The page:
"This car is the common memory of my generation. When seeing it so well-preserved, it's like traveling through time to the past," said a visitor surnamed Zhang.
Behind the brilliant restoration was almost a year's effort on Hu's part. He said that when he first saw the car, he had to "dissect" it and disassemble more than 10,000 parts, due to its lengthy history and having been refitted beyond recognition.
To Hu, the process of repair and restoration is like a game of "find the fault," and you can only succeed when no faults remain.
"Before asking for documentation from manufacturers, I have to confirm the year of production first. It is because the techniques and accessories are not always the same in different batches," said Hu.
On one occasion, he found a vent on a Shanghai vehicle and wasn't sure quite what it was for.
The car was restored. But, still concerned about the air vent, Hu sought out several senior workers and found it was part of the heating system in cars of that era.
Hu also learns from other industries, because different techniques were employed on vehicles at different times.
One highlight of the exhibition is a Hongqi CA72 which took part in a National Day parade in 1959. The interior trim was decorated with cloisonne, Fujian lacquer and Hangzhou brocade, giving it an exquisite and luxurious look.
"When it was brought over to me, it was basically broken. We went to Hangzhou in neighboring Zhejiang Province and to Fujian Province to find out how to restore it, but had to return home after drawing a blank. So, we thought of going to Beijing to try our luck.," Hu recalled. "Fortunately, we found an experienced craftsman who used to repair cultural relics in the Forbidden City and asked him to teach us how to repair them."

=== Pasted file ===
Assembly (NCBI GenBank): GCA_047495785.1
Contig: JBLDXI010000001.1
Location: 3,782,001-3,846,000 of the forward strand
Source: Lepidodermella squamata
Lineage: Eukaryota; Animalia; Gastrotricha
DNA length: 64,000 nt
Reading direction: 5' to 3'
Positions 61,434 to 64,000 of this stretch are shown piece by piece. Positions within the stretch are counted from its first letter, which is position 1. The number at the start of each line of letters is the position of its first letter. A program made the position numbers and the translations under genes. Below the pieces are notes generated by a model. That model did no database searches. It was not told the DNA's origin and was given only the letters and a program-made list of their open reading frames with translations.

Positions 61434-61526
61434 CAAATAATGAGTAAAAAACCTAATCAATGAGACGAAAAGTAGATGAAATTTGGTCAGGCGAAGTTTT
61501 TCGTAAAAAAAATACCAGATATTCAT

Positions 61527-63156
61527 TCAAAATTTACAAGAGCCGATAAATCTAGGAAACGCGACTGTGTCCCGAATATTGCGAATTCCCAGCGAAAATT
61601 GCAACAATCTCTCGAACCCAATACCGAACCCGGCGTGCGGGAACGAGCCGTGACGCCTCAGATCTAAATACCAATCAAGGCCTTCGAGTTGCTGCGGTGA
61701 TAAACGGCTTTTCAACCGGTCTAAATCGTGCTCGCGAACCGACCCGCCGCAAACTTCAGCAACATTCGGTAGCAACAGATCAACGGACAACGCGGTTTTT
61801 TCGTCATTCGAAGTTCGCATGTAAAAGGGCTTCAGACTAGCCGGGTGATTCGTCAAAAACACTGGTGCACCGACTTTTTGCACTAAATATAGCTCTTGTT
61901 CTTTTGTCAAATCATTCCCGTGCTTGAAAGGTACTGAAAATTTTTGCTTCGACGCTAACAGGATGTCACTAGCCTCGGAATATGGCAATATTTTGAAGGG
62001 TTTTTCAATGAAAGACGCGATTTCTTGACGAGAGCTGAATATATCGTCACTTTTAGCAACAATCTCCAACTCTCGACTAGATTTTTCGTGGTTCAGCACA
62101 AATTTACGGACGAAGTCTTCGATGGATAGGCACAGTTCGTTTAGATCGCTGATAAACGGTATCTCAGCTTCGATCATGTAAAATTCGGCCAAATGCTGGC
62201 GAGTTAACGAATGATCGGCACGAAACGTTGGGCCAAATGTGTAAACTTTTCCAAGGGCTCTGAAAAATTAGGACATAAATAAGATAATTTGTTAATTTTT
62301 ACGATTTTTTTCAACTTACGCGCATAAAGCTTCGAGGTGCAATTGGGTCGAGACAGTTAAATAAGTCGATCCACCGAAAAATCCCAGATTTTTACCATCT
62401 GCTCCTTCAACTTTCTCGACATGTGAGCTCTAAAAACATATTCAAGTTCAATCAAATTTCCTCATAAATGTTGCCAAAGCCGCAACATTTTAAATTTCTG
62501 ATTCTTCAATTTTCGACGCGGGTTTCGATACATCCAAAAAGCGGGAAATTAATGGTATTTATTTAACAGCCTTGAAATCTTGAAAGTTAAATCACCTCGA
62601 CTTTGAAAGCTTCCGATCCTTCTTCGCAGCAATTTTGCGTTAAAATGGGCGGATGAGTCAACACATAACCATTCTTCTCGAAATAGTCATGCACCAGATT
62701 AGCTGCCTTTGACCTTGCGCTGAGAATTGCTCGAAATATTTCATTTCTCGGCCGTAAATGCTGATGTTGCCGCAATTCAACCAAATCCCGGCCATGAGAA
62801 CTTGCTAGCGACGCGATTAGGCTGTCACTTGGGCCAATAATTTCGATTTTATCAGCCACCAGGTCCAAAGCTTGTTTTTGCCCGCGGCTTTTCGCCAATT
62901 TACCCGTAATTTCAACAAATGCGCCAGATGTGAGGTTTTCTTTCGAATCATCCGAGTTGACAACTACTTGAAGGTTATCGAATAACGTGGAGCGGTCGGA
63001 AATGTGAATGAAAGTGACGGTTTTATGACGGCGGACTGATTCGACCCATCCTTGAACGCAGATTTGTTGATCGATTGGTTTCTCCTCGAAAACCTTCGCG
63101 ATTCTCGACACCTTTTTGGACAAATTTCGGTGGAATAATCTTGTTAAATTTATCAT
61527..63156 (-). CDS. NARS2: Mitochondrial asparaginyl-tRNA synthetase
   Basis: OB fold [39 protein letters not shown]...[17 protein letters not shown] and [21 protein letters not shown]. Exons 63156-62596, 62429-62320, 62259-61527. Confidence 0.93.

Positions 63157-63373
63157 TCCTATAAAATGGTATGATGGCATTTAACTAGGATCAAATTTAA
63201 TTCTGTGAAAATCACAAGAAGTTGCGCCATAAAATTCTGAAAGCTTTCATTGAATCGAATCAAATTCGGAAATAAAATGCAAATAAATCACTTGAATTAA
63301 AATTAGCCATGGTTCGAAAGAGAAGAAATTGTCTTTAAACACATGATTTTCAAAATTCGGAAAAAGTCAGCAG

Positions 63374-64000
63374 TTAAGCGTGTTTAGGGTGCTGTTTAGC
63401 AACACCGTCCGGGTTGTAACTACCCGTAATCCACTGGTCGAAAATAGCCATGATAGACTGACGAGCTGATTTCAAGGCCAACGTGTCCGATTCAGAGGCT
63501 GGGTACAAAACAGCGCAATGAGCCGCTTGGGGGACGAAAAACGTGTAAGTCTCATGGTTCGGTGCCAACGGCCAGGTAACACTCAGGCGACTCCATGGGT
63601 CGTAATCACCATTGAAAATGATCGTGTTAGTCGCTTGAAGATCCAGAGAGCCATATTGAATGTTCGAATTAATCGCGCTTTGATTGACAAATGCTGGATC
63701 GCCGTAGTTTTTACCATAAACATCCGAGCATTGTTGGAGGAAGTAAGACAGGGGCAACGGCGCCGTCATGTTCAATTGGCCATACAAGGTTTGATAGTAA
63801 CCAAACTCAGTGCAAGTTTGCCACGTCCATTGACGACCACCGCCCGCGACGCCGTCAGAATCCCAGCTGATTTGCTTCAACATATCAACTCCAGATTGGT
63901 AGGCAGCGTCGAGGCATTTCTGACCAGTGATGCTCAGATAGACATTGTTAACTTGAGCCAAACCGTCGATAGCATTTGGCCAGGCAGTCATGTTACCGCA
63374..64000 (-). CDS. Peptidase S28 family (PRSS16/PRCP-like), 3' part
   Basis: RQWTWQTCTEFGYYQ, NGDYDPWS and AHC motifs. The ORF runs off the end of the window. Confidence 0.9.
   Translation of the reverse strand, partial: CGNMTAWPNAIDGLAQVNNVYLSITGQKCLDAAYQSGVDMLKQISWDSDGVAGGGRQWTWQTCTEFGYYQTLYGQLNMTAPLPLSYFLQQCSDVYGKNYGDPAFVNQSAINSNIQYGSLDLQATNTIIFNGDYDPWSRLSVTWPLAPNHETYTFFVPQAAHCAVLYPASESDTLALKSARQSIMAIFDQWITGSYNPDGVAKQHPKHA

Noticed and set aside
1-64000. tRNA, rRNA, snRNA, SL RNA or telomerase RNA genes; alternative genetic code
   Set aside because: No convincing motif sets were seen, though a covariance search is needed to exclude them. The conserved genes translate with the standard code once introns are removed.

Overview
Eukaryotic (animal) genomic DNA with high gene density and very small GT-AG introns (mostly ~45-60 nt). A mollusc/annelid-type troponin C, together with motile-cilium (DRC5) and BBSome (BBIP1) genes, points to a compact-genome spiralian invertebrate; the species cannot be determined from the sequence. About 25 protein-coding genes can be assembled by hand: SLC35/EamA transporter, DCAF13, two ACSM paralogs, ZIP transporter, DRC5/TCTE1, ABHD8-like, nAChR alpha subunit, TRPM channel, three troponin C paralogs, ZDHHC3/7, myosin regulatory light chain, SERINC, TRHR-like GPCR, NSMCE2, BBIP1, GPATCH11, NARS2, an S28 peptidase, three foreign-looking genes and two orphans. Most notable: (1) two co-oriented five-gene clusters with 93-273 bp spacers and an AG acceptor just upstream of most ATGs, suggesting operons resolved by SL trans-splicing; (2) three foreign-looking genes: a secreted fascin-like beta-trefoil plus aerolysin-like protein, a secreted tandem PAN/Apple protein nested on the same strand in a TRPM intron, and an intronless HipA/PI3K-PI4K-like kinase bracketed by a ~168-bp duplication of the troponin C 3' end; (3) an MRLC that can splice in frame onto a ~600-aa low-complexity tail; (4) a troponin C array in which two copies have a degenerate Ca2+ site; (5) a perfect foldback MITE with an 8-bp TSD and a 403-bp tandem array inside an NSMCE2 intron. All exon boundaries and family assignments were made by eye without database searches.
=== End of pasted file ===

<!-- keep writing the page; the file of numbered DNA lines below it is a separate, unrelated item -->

After learning the new skills, Hu experimented on his own. Over the past six months, his painstaking efforts in applying the techniques of an older generation of craftsmen made the car whole again. It wasn't easy. During his visit to the capital, he learned that every detail of the car had been hand-made at a time when technology in the country was underdeveloped.
"When you see the exquisite results, you feel motivated. That is the spirit of craftsmanship," Hu said.
Even though he suffers from ill-health and deformed fingers due to long-term bending or lying on the ground, he has still managed to keep working. He and his team have restored 15 cars, with four more waiting to be fixed.
With the support of the Jiading government in cultivating the automobile market and culture, even though the cost of repairing a vintage car is much higher than purchasing one, Hu keeps working in the industry with ease.
The museum has set up an experience class to enable more people to get to know about vintage cars, and Hu is delighted by that.
"Through repairs, you can see great changes in the automobile industry. Maybe you'll feel restoration is dull, but to us, it is our dream. We also wish more fresh blood can join us," said Hu.